Following time off to recover from a work-related injury (or from a non-work related medical condition) many employers require a fitness for duty examination before allowing employees to return to their former positions of employment. There are many good reasons for having such a policy. However, as we’ve discussed before, employers need to be mindful of the pitfalls that can exist under the Americans with Disabilities Act (“ADA”).
Under the ADA, a return to work examination must be job-related and consistent with a legitimate business necessity. Employers may conduct return-to-work examinations where they reasonably believe that an employee will be unable to do his job or may pose a direct threat because of a medical condition. Employers may also conduct medical examinations scheduled in connection with workers’ compensation actions. Employers (and their representatives) need to make sure that they are clear in their examination notice of the reason for the examination, and make sure that those reasons are consistent with a legitimate purpose under the ADA.
Three recent examples of how employer-sponsored examinations got an employer into hot water come from a recent action filed by the EEOC, EEOC v. Zachry Construction Corporation, Case No. 1:18-cv-00058-HSO-JCG, filed on February 20, 2018 in the U.S. District Court for the Southern District of Mississippi.
According to the EEOC’s lawsuit, in June 2015, Reginald White applied for a Boilermaker I position at the Chevron refinery in Pascagoula, Miss. Around the time he was hired, Zachry required White to complete a medical questionnaire. On Aug. 25, a month after White began work, the company required White to undergo a fitness-for-duty examination. After a brief examination and review of White’s medical information, the examining physician found White unable to perform his job duties, even though he had satisfactorily performed those duties for the past month. Zachry fired White the next day.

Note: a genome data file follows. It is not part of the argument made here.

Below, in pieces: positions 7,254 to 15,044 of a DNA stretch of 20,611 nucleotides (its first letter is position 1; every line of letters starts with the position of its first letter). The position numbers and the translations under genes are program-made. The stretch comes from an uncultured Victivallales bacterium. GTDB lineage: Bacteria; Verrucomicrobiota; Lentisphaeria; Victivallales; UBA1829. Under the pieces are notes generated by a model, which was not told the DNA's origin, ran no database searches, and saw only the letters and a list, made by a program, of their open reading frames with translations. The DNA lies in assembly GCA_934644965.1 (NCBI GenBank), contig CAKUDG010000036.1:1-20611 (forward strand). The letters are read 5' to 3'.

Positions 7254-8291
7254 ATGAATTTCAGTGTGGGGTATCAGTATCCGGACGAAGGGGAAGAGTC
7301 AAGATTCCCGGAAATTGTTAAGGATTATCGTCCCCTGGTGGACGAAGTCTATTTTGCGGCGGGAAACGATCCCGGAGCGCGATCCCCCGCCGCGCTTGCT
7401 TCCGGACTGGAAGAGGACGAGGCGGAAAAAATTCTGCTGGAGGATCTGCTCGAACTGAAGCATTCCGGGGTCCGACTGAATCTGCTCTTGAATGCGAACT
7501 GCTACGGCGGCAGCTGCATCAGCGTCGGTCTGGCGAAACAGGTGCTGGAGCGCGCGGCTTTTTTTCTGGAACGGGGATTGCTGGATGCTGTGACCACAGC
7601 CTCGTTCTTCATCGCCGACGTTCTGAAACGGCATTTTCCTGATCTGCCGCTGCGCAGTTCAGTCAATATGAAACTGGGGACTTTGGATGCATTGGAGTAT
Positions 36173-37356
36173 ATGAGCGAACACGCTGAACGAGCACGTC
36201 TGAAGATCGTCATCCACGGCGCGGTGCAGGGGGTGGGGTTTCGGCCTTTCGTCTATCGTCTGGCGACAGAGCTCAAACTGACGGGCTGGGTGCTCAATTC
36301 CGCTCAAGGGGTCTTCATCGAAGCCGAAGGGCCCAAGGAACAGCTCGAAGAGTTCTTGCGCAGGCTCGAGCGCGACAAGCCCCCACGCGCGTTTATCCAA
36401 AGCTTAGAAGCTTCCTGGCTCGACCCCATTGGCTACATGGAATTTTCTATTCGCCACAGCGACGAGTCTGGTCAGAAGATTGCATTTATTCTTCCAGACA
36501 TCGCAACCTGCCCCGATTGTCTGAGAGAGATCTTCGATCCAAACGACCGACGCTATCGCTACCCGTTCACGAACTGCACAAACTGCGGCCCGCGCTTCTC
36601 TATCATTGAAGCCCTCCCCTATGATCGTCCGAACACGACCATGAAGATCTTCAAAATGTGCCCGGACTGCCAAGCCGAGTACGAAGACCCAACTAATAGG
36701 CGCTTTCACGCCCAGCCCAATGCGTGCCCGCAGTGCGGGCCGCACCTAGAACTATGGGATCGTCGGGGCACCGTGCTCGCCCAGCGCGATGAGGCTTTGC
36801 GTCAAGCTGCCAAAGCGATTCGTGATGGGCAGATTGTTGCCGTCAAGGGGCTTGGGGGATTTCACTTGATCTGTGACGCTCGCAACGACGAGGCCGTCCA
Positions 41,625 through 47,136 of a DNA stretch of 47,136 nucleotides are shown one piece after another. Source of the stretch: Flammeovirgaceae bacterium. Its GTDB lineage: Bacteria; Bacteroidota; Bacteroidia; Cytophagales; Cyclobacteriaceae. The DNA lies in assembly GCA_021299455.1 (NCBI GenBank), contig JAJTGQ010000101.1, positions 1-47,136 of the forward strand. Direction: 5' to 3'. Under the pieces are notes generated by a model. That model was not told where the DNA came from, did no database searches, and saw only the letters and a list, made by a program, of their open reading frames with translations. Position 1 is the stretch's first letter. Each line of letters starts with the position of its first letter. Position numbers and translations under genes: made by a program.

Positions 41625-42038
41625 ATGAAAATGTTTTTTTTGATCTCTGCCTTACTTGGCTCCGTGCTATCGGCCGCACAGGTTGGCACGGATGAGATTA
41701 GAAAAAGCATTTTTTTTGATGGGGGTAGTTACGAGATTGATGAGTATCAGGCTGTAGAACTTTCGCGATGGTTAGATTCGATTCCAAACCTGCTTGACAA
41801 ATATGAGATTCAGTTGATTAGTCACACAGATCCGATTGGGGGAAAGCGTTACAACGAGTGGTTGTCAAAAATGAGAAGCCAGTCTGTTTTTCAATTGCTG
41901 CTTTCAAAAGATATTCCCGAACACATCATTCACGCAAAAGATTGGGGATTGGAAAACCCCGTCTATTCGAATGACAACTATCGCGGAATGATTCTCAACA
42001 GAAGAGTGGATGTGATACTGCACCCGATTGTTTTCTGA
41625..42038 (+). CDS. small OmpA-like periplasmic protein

Similarly, Zachry allegedly terminated two other employees after they failed fitness-for-duty exams. According to the lawsuit, the company required Jasper Johnson to undergo a fitness-for-duty examination. During the examination, Zachry’s physician learned of a past surgery and lingering neck pain. The company allegedly refused to allow Johnson to return to work and fired him.
Lastly, the EEOC alleged that the company required a third employee to undergo a fitness-for-duty examination, and during the examination, the company’s physician learned of the employee’s past shoulder surgery and multiple shoulder dislocations. The company allegedly refused to allow the employee to return to work and then terminated him.
These examples should serve as a reminder for employers not to forget about the ADA when scheduling medical examinations. Following an employer-sponsored medical examination, it is also important to remember that information relating to medical examinations should never be kept in an employee’s personnel file. Information from all medical examinations and inquiries must be kept apart from general personnel files as a separate, confidential medical record, available only under limited conditions.